Nathanael Greene Pays His Postal Bill in Newport, Rhode Island
1p document relating to Revolutionary War hero Nathanael Greene's postal bill, November-December 1784, Newport, Rhode Island. The document is inscribed in the hand of Newport postmaster Jacob Richardson, who has also signed it at center confirming Greene's payment of the outstanding bill. Docketed verso. Expected folds and isolated water stains, else very good. 4" x 7.5".
"The Honle Nathl Greene Esqr Dr
Novr To postag 1 Sh Letter fm Philadelphia 0..1..7
To do from do 0..1..4
Decr To 1 Packet from Boston 0..2..11
To 1 from Hartford 0..1..10
To 1 from do 0..0..11
To 1 Dr Dories Observations 0..2..5
Rec’d the above in full
Nathanael Greene (1742-1786) was born in Rhode Island to a Quaker family. In 1770, he took charge of his family’s foundry and won election to the Rhode Island General Assembly. Re-elected several times, he served until 1775. In May 1775, he was promoted from private to major general of the Rhode Island army formed in response to the siege of Boston. A month later, he received his appointment as brigadier general in the Continental Army. He served with distinction in the Revolutionary War, especially in his command in the South from October 1780 to the end of the war. Although defeated in every pitched battle which he fought against the British, Greene was successful in a war of attrition against the British army, inflicting casualties it could not replace. He forced the British to retreat to their defenses around Charleston, where he besieged them until their evacuation in December 1782. North Carolina, South Carolina, and Georgia all gave Greene liberal grants of land for his service. He twice refused the position of Secretary of War and retired to his plantation in Georgia, where he died at the age of 43.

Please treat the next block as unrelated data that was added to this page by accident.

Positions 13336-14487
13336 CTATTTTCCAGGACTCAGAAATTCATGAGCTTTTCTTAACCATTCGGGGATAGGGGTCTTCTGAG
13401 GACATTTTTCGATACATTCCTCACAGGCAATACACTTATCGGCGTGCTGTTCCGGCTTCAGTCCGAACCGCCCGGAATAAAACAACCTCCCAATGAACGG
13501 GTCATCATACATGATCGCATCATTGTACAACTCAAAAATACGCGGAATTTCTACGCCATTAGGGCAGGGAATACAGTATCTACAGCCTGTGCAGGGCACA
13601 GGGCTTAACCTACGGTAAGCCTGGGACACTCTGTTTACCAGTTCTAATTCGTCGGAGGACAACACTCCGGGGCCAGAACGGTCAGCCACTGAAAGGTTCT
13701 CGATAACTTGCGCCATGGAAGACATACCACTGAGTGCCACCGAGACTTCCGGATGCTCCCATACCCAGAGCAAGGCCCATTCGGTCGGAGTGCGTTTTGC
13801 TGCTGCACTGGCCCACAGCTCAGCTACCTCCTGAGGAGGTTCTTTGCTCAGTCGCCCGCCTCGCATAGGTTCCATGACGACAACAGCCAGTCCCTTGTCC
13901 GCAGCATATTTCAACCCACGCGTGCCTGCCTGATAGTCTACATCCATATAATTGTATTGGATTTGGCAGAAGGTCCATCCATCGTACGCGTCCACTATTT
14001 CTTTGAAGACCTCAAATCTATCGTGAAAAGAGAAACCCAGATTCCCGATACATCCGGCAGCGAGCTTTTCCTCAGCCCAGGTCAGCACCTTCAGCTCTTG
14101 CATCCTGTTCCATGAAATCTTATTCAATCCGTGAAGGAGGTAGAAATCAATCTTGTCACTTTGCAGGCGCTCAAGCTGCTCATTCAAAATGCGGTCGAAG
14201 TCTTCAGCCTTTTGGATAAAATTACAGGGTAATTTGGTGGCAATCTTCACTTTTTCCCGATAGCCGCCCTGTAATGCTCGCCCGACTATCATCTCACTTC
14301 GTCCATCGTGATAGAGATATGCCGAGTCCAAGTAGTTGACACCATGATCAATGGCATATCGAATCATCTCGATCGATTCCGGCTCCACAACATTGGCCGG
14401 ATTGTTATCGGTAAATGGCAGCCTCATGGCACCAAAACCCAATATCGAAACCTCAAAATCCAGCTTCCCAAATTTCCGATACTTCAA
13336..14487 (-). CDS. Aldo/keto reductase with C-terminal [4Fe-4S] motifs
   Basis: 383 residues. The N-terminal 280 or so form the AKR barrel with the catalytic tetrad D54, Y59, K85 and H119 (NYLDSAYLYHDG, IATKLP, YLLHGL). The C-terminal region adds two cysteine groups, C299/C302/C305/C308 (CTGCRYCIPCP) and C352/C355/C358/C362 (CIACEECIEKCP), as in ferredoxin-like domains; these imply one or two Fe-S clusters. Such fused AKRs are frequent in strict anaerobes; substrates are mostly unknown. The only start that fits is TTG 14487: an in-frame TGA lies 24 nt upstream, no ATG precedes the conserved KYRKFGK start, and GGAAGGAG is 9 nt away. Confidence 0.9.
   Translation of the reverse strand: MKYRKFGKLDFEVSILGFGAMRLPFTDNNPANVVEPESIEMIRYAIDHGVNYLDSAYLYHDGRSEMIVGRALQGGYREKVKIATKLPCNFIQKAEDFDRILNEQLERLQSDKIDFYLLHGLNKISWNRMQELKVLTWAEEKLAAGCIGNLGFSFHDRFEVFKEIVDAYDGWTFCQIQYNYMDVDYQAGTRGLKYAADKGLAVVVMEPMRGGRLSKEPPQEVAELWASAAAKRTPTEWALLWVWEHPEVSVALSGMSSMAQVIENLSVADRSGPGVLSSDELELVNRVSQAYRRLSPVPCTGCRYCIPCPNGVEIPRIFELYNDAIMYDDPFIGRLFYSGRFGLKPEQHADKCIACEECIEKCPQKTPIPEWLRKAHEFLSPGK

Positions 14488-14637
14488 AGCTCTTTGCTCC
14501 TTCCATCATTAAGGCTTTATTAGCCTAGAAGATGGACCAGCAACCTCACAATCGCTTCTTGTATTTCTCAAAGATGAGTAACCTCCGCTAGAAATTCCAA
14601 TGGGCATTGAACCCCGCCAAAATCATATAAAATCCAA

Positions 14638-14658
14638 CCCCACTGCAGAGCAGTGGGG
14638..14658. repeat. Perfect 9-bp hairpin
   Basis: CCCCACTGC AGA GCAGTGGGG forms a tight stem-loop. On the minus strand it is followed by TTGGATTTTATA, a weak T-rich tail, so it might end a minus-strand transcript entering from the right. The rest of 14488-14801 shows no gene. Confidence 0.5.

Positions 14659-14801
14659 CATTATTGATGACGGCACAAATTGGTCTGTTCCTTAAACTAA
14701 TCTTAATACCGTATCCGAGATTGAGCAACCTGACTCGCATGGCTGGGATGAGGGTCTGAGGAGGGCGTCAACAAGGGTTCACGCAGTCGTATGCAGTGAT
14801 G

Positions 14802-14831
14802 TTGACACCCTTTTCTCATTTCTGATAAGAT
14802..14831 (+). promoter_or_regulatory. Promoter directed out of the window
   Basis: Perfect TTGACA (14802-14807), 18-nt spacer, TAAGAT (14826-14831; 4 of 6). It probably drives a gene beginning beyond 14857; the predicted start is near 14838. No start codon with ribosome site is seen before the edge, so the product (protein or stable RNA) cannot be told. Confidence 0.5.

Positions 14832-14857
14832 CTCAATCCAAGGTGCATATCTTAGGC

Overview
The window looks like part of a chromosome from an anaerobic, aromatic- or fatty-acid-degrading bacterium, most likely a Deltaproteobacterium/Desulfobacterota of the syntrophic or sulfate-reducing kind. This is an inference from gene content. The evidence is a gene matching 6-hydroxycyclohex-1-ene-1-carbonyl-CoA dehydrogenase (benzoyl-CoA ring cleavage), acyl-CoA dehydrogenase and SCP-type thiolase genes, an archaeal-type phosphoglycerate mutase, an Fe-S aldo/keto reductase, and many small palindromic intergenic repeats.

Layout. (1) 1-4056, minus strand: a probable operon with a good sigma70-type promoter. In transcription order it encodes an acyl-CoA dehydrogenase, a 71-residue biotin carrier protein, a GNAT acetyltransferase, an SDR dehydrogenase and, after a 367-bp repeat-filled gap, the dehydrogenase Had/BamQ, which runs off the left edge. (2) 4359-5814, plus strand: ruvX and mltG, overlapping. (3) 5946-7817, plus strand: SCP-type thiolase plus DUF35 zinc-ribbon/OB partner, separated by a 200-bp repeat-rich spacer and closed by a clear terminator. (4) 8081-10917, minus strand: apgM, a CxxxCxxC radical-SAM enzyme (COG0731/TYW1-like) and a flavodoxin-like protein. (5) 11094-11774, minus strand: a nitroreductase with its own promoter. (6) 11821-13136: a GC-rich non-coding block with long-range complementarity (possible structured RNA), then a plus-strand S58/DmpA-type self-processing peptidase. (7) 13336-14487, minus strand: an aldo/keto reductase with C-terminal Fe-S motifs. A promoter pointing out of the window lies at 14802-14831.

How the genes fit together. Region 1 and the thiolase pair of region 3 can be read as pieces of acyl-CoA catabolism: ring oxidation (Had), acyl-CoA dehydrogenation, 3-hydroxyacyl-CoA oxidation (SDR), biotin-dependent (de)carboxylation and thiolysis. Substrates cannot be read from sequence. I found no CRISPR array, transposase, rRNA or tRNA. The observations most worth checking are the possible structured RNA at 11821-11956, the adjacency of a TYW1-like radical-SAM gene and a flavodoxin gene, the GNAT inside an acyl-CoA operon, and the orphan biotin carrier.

Jacob Richardson (1738-1818) married Abigail Hammond in 1759, and they had at least ten children. He was a bookseller in Newport, Rhode Island. Richardson served as postmaster at Newport from 1784 to 1813. He became embroiled in a controversy with Governor John Collins (1717-1795; governor, 1786-1790) when he refused to accept two letters without postage paid and refused the governor’s offer to pay postage with depreciated Rhode Island paper money. The state legislature reprimanded Richardson and forced him to apologize. At the end of the eighteenth century, Richardson kept one of two circulating libraries in Newport.
This item comes with a Certificate from John Reznikoff, a premier authenticator for both major 3rd party authentication services, PSA and JSA (James Spence Authentications), as well as numerous auction houses.
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